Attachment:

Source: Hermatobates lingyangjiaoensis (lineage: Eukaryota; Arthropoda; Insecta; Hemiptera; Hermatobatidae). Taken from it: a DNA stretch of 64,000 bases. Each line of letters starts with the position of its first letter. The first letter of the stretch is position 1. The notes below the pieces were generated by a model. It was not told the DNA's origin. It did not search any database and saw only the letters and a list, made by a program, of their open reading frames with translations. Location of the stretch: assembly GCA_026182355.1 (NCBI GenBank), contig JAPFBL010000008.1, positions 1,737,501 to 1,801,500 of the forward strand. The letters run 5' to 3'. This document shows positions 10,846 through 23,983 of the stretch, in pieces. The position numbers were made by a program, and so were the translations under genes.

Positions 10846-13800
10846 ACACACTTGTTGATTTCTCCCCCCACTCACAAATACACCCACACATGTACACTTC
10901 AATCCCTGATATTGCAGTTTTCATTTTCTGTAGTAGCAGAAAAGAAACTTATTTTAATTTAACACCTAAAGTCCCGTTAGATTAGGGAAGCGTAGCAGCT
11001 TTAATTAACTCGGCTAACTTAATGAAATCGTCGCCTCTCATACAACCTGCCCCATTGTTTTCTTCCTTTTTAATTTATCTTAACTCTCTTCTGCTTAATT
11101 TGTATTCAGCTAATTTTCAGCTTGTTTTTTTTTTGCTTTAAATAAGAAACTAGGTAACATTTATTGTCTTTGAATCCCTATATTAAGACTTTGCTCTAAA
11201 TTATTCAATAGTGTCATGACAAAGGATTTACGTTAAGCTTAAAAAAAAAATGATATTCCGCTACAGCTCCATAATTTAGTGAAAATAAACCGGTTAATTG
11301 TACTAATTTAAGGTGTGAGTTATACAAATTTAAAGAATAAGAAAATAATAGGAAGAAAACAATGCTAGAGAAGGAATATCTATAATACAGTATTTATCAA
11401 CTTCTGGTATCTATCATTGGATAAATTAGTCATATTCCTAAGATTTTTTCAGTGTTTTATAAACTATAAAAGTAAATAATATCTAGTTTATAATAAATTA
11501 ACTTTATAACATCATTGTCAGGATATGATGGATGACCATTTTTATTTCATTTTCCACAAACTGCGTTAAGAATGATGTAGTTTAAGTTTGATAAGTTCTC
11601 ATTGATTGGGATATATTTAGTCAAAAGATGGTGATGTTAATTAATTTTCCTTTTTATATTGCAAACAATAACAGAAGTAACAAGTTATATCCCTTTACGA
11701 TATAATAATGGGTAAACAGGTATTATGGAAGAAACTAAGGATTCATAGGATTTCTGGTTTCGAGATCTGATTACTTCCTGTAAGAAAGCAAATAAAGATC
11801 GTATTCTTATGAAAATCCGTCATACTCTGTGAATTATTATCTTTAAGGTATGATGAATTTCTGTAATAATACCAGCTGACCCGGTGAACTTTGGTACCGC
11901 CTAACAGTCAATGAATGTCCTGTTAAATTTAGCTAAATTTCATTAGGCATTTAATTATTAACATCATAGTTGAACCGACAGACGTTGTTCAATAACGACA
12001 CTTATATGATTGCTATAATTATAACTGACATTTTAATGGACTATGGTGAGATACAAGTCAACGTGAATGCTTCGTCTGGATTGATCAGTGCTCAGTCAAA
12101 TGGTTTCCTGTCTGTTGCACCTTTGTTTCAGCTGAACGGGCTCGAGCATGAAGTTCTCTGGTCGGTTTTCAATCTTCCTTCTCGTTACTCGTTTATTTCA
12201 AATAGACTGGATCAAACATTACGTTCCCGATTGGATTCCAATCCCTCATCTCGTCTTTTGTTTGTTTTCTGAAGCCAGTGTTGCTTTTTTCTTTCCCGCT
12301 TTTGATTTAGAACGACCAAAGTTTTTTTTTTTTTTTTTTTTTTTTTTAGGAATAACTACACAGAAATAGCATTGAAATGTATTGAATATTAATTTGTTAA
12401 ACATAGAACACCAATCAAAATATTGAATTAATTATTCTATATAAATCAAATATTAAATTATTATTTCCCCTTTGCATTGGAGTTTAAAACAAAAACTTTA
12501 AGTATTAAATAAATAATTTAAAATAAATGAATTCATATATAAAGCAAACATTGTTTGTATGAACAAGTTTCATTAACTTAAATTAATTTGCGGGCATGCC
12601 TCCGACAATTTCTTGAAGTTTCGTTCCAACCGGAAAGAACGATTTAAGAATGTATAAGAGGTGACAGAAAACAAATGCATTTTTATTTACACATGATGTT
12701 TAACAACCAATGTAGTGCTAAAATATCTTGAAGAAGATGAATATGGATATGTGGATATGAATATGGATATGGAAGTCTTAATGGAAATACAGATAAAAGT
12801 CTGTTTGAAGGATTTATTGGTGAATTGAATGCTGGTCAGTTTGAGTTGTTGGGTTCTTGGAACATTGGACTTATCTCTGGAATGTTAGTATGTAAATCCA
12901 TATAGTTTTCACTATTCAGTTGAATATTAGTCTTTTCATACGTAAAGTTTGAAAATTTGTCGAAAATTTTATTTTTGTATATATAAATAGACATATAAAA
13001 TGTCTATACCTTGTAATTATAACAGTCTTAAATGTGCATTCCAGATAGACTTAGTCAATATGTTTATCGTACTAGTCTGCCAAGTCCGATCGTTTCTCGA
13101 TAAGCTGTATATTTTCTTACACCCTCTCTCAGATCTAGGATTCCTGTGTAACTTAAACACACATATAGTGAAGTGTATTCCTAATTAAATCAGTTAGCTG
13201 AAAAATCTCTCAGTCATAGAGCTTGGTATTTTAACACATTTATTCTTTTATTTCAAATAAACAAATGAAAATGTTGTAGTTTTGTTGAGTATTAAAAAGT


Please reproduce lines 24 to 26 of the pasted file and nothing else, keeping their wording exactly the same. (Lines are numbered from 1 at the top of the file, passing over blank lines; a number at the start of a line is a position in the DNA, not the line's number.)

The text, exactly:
12901 TATAGTTTTCACTATTCAGTTGAATATTAGTCTTTTCATACGTAAAGTTTGAAAATTTGTCGAAAATTTTATTTTTGTATATATAAATAGACATATAAAA
13001 TGTCTATACCTTGTAATTATAACAGTCTTAAATGTGCATTCCAGATAGACTTAGTCAATATGTTTATCGTACTAGTCTGCCAAGTCCGATCGTTTCTCGA
13101 TAAGCTGTATATTTTCTTACACCCTCTCTCAGATCTAGGATTCCTGTGTAACTTAAACACACATATAGTGAAGTGTATTCCTAATTAAATCAGTTAGCTG